did not want to expose it too much. *** It was having an impact
372. With that in mind, not under-estimating
the bravery of the pilots, the reality was they were not exactly
flying very low over Belgrade, were they?
(Vice Admiral Sir Alan West) I do not think you have
to fly low to be at risk. Things like SA6, SA2 and SA3, they were
all able to operate up at those levels and the height they were
flying at, you have to do a balance between the risk you wish
to get involved in. There is no doubt when you go very low level
you add a whole new inventory of weapons to the things that reach
you: shoulder launched SAMS and also AAA and all sorts of things.
Also, a number of our systems were laser designated weapons and
they were optimised for use at that sort of level anyway.
373. Pursuing the kind of psychological effect
of the bombing, Mr Hatfield you mentioned maybe things were changing,
people were being not so comfortable, the business community was
getting very upset about losing their production, were we having
any serious effect on the hearts and minds of people in Belgrade?
(Mr Hatfield) I did not say that, I would have said
that had you asked me earlier. I think the answer is yes but it
is a very complicated effect, as the Admiral said. Part of the
effect, especially initially, was "we hate NATO", not
surprisingly, but equally these privations got to be worse and
there did not seem to be an end to them and there was not any
particular benefit coming out of it. I do not think I am any better
placed than you are to make an assessment about what the Serb
citizen really felt, let alone how much influence an individual
Serb citizen had on Milosevic's behaviour. We know the sort of
effect we were having but how that worked its way through in people's
minds was another matter.
(Vice Admiral Sir Alan West) The sort of strand one
was getting late on, in a town in the centre of Serbia, a number
of bodies were brought back from Kosovo, dead reservists, and
the mothers all said "This is appalling. Why on earth are
we doing this? This whole thing is a nonsense" and there
was actually quite a major demonstration. This was put down with
a certain level of violence which we reported in our normal way
in the media into provinces. It was interesting to see that obviously
the VJ in Kosovo were listening because we found that one reservist
unit that came from this town basically decamped, dropped their
weapons to drive home and look after mum who was being knocked
around by the police there. It was those sorts of things which
were giving us a flavour of the discontent and the fact that people
were not happy, and interestingly that they were listening to
what we were saying.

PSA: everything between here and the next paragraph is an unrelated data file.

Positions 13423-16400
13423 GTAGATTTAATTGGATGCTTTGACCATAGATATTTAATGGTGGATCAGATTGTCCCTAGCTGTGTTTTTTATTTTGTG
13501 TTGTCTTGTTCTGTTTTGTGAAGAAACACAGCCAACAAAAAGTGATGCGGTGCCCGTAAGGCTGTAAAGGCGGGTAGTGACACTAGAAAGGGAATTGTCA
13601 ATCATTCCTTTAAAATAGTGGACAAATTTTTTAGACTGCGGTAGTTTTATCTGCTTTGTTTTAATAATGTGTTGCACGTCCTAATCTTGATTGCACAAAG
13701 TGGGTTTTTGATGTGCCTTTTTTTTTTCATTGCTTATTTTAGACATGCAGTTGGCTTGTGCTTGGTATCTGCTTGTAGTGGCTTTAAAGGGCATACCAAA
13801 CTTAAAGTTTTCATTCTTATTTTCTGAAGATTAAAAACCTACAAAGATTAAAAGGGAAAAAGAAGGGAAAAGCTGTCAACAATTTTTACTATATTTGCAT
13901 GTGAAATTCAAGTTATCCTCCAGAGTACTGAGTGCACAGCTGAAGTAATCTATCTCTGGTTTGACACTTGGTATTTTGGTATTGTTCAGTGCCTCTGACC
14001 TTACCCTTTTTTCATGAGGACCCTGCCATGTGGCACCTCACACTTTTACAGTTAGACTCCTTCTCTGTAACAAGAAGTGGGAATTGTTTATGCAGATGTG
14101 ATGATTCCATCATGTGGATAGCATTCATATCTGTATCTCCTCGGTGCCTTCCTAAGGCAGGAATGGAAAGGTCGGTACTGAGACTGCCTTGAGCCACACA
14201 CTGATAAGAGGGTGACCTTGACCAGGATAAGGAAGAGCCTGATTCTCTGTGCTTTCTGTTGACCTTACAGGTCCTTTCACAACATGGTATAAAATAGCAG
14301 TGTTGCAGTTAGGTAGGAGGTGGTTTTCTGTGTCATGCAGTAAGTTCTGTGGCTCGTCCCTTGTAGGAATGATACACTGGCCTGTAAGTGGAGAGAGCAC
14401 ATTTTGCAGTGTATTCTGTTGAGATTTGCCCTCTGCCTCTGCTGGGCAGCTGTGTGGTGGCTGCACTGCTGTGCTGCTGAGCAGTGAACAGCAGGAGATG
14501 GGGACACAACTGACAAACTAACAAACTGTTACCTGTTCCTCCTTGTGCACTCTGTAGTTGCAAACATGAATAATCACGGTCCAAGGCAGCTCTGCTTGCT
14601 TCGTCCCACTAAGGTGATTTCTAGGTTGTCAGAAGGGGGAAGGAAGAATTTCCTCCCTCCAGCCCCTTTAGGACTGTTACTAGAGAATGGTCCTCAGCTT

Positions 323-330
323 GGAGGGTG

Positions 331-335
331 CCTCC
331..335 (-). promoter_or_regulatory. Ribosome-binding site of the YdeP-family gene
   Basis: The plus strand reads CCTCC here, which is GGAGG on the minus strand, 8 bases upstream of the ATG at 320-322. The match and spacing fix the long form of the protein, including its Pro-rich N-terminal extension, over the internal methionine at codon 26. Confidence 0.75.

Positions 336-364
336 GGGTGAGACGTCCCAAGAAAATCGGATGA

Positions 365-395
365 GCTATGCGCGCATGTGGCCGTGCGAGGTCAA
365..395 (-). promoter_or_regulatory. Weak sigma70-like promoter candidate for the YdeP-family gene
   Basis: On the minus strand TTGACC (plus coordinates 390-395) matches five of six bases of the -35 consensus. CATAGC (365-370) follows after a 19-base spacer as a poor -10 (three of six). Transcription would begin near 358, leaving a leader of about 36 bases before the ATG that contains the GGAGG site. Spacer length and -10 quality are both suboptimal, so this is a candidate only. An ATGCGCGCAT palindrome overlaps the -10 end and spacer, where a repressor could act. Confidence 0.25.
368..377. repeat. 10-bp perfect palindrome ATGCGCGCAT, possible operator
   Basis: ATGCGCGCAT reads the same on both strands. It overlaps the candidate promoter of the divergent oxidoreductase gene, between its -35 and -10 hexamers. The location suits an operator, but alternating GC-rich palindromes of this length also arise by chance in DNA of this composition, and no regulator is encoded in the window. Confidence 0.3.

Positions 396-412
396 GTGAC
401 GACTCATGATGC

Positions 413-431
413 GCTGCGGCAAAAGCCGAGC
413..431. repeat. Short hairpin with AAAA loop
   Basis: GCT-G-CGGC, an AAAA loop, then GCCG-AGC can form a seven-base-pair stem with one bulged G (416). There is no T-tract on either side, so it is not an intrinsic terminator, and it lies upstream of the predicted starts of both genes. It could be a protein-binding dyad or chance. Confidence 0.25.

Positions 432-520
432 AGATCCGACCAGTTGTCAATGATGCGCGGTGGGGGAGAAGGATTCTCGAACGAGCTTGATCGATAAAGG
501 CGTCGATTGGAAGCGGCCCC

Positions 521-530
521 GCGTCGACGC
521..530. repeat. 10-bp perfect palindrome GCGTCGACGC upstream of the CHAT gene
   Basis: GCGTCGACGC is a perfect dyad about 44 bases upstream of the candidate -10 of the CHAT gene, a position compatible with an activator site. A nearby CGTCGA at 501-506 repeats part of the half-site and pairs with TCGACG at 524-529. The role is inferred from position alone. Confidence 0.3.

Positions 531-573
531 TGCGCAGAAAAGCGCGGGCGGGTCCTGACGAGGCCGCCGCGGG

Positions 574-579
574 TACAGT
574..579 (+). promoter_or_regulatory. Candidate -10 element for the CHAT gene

(Mr Hatfield) We never went beyond that and assumed
"Ah, morale is about to collapse, it is all over."
(Vice Admiral Sir Alan West) I was asked that almost
everyday when I briefed Ministers. "Is their morale going
to go", I would say "Hang on, it will not just go like
that". After a few weeks I said "Well, there are what
I would call hairline cracks now appearing" and then as we
got to the end I said "We are seeing lumps of plaster falling
now". It was that sort of thing.
374. My last question, looking at the effect
and the way in which targeting was initiated, is how much the
UCK was used in that target identification? Did you rely on information
that came in that way? Was it a formal line?
(Vice Admiral Sir Alan West) Generally, we were not
getting direct information from the UCK, that is speaking for
me, I do not know about the rest of NATO. I was not generally
getting direct information from them. ***
(Mr Hatfield) At a practical level there were two
things to remember, time lags, and bear in mind the risk of collateral
damage even in a the very short time such as occurred on one bridge.
Even if you want to use people they have to be trained quite well
to give you the sort of information for precise targeting. At
a practical level, targeting through the UCK or information from
refugees for precise attacks would not be on. Yes, the information
is useful in forming the picture but you would not base your targeting
on that information.
375. Are you saying you would not risk NATO
personnel lives on what might be inaccurate information?
(Vice Admiral Sir Alan West) Certainly I would not
want to do that. That does not mean if I was given something I
would not go and have a look at it some other way. You can get
somebody else to go and see and if they say "Yes, there is
something there" then obviously you can do a proper attack.
376. It was always in collaboration with other
(Vice Admiral Sir Alan West) ***
Mr Gapes: Why did we attack the radio
and television stations?
377. Again, why did we attack itDid you
get intelligence as to why?
(Vice Admiral Sir Alan West) Our intelligence showed
us very clearly that a lot of the media, ***. Also, Milosevic
drove a very strong propaganda machine. There is no doubt in my
mind that some of the propaganda coming out from some of the radio
stations and on some of the television actually incited some of
the action that happened in Kosovo. Those would be reasons that
I did not like them particularly and we flagged that up and then
it was up to someone else to make a decision whether these were
going to be attacked or whatever.
378. It was back on the air very quickly ***?
(Vice Admiral Sir Alan West) *** But your specific
question, did it damage, I would want to come back on.
379. Sir Alan, my question follows on Laura
Moffatt's questions. We have heard about the difficulty of targeting
land targets, particularly from 15,000 feet, one understands the
difficulties in some cases. What would you say your intelligence
community have learned about the difficulties of detection, attack
and critically Battle Damage Assessment from this operation?
(Vice Admiral Sir Alan West) You focused on an area
where we have got certain lessons we have got to learn.